The Quantitative Effect of Engine Carbon on Detonation 270031
METHODS adopted and results obtained in an investigation of the quantitative effect of engine carbon on detonation are described, together with the standard methods of detonation and carbon-deposition measurement that were used. It is stated that carbon deposition is believed to influence detonation in proportion to the greatest thickness of deposit over any considerable area of the combustion-chamber surface. Since this is indicated, it is suggested that detonation tests should supersede gravimetric carbon-deposition tests, inasmuch as the objection to carbon is because of its detonation-inducing characteristics, which are governed by the character and the thickness of the deposit.
The tests were made with a four-cylinder, model DU-8 Waukesha motor-truck engine of 4½-in. bore and 6¼-in. stroke, direct-coupled to a Sprague Electric dynamometer. A crankcase jacket permitted control of the oil temperature. The temperature of the jacket water at the inlet was maintained at 100 deg. fahr. and that of the carbureter air at 200 deg. fahr. A mercury barometer was attached to the intake-manifold for indicating absolute intake-manifold pressure. For antiknock tests, the engine was provided with high-compression cylinder-heads and was operated at a speed of 400 r.p.m. The throttle was opened gradually and the load was increased simultaneously until a point was reached at which a certain definite standard amount of detonation occurred. The absolute intake-manifold pressure was then recorded. A calibration was then made by using a standard fuel and observing the manifold pressure at which it detonated.
Standard fuels were prepared by adding various quantities of “ethyl fluid” to Texaco spirits, the latter being a cut distilling at a temperature of from 300 to 425 deg. fahr. The carbon-deposit results, excepting the carbon-remover tests, were obtained in the course of routine antiknock test-work; that is, the deposit was allowed to accumulate for a period while routine tests were being made. Hence the carbon was deposited under non-uniform operating-conditions as regards fuel and load.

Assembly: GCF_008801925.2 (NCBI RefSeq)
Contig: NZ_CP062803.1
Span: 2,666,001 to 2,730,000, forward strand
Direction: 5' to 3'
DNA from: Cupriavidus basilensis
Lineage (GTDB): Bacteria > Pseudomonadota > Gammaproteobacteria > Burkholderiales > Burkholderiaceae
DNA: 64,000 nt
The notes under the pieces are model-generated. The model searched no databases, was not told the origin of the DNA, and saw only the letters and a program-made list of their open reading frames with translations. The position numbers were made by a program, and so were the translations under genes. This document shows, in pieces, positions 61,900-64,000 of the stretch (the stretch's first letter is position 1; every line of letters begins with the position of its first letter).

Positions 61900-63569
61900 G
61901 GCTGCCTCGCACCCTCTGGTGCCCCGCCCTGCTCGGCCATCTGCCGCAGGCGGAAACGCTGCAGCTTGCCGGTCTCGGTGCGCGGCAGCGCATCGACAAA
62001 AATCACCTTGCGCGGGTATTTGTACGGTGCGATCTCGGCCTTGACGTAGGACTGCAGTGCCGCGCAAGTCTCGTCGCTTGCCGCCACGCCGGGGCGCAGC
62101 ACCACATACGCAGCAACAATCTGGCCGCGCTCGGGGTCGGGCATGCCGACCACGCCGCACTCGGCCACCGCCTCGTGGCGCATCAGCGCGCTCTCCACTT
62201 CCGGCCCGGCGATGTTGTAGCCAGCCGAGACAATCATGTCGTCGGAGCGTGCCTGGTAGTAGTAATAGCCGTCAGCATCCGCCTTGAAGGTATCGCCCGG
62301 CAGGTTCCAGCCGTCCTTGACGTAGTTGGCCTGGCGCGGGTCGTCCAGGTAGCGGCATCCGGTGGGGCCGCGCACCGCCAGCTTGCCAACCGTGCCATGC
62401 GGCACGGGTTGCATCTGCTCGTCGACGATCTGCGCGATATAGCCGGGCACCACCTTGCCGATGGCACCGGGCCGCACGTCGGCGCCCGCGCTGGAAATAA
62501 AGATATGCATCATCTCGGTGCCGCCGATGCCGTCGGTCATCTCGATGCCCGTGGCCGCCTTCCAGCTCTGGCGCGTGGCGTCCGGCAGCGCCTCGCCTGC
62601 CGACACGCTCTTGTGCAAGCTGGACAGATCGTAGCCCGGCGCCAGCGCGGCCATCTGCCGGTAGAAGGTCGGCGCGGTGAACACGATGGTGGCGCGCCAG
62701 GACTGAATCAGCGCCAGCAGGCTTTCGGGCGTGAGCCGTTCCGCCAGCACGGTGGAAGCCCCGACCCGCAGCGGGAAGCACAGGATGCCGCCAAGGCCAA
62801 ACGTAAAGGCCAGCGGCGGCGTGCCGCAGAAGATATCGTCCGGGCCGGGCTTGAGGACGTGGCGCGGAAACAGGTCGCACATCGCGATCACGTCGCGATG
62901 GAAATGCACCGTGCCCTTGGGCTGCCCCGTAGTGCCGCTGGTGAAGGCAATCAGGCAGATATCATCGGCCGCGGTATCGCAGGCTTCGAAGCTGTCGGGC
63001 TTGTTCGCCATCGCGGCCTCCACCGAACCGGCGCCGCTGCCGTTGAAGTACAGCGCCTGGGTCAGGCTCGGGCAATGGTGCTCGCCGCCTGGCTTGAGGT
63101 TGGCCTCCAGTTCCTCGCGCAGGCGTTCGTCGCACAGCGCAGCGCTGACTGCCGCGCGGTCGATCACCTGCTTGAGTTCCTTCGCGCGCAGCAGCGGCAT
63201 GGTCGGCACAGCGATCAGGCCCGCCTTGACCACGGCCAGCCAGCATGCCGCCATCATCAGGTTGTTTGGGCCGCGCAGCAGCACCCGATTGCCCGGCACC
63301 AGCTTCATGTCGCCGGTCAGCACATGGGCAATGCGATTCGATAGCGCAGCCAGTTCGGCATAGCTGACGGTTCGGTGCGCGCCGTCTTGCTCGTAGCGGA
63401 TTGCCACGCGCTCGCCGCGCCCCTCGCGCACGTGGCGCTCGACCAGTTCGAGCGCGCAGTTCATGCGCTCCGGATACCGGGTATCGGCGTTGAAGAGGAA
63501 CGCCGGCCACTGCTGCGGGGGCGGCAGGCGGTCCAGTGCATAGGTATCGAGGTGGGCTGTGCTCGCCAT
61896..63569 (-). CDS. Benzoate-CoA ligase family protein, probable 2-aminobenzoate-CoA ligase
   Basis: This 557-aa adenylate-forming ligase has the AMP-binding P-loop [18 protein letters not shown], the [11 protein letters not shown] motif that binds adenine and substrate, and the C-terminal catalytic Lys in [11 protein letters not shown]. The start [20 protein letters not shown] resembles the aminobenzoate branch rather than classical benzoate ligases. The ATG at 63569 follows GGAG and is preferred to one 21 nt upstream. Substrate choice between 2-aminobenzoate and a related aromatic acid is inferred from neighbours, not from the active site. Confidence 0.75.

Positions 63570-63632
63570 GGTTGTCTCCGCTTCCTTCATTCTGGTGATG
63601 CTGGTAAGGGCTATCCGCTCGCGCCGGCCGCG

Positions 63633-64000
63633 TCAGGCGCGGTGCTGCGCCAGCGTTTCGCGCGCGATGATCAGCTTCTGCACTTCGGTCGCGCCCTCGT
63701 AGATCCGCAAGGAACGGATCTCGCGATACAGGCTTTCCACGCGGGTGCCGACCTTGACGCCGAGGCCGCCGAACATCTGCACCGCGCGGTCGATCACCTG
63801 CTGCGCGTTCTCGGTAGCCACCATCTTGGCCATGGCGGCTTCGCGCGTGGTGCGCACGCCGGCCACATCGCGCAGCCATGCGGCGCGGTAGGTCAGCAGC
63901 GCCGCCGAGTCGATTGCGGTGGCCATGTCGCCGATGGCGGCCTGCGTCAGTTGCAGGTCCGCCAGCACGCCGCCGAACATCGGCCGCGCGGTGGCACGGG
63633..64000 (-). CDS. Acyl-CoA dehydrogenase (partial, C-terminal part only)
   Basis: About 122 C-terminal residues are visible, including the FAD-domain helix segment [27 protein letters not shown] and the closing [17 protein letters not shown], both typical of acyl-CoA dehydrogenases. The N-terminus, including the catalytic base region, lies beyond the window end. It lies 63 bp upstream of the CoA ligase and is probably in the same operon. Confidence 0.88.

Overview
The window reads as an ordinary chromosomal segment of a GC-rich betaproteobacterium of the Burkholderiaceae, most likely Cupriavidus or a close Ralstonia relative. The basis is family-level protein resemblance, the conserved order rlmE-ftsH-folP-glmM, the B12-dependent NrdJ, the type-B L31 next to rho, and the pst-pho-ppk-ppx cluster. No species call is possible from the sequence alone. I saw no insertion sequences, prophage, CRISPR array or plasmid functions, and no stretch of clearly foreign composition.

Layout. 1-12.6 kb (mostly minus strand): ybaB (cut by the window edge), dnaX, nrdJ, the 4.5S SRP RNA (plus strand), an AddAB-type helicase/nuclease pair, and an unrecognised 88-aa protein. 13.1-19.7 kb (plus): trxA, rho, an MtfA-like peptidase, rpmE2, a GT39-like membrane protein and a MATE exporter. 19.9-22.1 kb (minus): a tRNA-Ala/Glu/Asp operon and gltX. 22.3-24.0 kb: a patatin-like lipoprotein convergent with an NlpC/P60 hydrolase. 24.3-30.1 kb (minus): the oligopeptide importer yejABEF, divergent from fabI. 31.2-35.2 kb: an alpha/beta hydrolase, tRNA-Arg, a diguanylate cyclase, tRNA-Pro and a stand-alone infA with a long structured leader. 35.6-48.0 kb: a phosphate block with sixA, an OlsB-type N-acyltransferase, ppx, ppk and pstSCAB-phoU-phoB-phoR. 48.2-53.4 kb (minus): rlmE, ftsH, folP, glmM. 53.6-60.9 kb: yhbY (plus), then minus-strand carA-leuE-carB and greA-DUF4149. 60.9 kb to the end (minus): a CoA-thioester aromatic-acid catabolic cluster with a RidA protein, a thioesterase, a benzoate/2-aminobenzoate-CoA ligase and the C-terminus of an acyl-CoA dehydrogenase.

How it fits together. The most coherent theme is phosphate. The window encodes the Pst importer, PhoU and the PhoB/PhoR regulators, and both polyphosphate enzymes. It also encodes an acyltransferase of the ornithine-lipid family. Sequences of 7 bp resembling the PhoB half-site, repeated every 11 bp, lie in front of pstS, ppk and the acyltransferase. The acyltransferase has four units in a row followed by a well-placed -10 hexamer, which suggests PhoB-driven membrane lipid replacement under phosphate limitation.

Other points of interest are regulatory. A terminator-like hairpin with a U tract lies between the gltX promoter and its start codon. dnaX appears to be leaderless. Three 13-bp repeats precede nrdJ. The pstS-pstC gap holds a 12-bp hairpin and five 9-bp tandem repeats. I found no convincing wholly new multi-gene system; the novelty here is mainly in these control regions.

To measure the effect of the carbon on various parts of the combustion-chamber surfaces of the engine in increasing detonation, the engine was operated for about 40 hr. under the standard conditions. It was then dismantled and the deposit was scraped from the cylinder-head only, leaving the cylinder-block, the valves and the pistons with a considerable depth of carbon. The engine was then reassembled and operated, with frequent calibrations, for another period of about 40 hr. Later, the same procedure was used, scraping the cylinder-block, the valves and the pistons, instead of scraping the cylinder-head.
A test was made of a popular carbon remover, not on the basis of the comparative weight of the carbon deposit but on the basis of the comparative detonation-inducing tendency of the deposit. Fresh oil was added every 15 min. The engine was equipped with a Stromberg carbureter having a No. 57 orifice but no needle-valve or idling-jet.
Points brought out in the discussion relate to whether various amounts of carbon accumulation can be used to determine whether some one combustion-chamber is a better type than some other; the effect of turbulence; the effects of additions of nitro-benzene and of aniline; and the desirable characteristics of oils.